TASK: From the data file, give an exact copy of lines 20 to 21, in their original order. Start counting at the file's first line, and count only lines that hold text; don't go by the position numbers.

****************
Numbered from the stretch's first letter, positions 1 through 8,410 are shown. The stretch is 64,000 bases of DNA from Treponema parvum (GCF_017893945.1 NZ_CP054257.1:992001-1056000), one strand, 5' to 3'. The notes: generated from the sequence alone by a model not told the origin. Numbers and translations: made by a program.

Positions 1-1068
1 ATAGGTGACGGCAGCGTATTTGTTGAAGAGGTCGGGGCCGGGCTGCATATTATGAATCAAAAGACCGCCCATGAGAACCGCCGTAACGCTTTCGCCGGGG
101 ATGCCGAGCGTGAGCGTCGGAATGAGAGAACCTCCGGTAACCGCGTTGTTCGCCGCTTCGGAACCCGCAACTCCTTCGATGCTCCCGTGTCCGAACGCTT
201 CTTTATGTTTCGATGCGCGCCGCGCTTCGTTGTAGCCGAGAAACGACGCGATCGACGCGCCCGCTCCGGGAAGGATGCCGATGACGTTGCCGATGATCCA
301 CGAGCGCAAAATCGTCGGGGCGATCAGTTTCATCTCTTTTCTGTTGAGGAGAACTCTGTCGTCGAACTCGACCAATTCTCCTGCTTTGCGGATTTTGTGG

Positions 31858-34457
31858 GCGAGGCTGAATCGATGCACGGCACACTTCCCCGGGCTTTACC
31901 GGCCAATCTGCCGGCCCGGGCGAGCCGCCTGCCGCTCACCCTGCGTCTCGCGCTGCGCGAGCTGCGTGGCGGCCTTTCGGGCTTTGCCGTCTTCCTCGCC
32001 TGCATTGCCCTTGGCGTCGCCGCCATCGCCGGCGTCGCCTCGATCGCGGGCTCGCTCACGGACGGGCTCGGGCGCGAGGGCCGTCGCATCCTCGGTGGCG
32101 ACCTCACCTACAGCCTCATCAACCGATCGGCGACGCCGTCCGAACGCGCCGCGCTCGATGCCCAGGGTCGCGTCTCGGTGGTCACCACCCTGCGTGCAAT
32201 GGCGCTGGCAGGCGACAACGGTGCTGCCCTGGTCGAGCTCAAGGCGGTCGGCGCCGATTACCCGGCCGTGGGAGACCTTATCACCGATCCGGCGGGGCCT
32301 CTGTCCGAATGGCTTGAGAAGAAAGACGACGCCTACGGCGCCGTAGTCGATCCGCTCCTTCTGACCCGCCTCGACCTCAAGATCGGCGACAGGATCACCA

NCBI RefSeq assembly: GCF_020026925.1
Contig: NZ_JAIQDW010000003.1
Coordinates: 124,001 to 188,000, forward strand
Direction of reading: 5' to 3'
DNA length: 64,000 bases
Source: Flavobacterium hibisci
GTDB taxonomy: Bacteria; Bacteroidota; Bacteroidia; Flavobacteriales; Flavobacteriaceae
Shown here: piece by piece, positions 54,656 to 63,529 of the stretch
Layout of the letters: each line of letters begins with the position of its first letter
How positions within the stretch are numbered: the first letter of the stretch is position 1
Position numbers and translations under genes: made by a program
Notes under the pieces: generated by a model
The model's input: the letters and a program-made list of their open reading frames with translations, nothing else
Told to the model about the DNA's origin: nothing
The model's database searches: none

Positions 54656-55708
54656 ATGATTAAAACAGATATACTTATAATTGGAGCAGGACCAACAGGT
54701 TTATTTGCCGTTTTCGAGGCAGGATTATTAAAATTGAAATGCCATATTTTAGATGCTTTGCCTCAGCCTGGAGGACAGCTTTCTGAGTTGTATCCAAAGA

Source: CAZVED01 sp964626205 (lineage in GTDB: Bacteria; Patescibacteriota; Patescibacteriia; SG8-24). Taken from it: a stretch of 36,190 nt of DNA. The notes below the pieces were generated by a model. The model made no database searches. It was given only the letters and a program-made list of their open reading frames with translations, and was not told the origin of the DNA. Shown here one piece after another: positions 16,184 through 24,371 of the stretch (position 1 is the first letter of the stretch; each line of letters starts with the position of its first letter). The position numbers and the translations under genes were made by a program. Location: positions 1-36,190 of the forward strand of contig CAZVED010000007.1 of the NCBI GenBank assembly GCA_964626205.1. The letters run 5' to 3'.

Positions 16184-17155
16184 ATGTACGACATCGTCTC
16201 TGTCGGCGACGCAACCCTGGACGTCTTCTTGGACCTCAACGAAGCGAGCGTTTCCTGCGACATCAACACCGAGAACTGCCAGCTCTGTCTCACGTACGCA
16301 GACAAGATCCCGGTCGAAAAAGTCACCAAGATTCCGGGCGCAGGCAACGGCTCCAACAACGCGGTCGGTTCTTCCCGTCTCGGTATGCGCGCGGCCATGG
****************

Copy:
GTDB taxonomy: Bacteria; Bacteroidota; Bacteroidia; Flavobacteriales; Flavobacteriaceae
Shown here: piece by piece, positions 54,656 to 63,529 of the stretch